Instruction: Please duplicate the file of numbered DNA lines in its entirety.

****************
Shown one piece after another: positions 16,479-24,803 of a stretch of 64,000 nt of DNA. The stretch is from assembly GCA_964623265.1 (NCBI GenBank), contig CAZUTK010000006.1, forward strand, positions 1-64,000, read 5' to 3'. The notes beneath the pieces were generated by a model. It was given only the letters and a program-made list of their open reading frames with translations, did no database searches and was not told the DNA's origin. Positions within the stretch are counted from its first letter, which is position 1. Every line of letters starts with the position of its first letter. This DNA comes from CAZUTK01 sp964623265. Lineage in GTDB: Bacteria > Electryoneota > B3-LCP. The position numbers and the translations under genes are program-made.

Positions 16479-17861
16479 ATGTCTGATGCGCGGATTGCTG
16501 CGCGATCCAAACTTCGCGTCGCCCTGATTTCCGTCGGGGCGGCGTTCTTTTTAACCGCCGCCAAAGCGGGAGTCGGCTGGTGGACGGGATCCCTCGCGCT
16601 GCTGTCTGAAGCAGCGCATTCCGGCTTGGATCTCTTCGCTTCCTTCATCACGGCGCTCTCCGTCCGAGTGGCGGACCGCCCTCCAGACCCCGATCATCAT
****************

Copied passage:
Shown one piece after another: positions 16,479-24,803 of a stretch of 64,000 nt of DNA. The stretch is from assembly GCA_964623265.1 (NCBI GenBank), contig CAZUTK010000006.1, forward strand, positions 1-64,000, read 5' to 3'. The notes beneath the pieces were generated by a model. It was given only the letters and a program-made list of their open reading frames with translations, did no database searches and was not told the DNA's origin. Positions within the stretch are counted from its first letter, which is position 1. Every line of letters starts with the position of its first letter. This DNA comes from CAZUTK01 sp964623265. Lineage in GTDB: Bacteria > Electryoneota > B3-LCP. The position numbers and the translations under genes are program-made.

Positions 16479-17861
16479 ATGTCTGATGCGCGGATTGCTG
16501 CGCGATCCAAACTTCGCGTCGCCCTGATTTCCGTCGGGGCGGCGTTCTTTTTAACCGCCGCCAAAGCGGGAGTCGGCTGGTGGACGGGATCCCTCGCGCT
16601 GCTGTCTGAAGCAGCGCATTCCGGCTTGGATCTCTTCGCTTCCTTCATCACGGCGCTCTCCGTCCGAGTGGCGGACCGCCCTCCAGACCCCGATCATCAT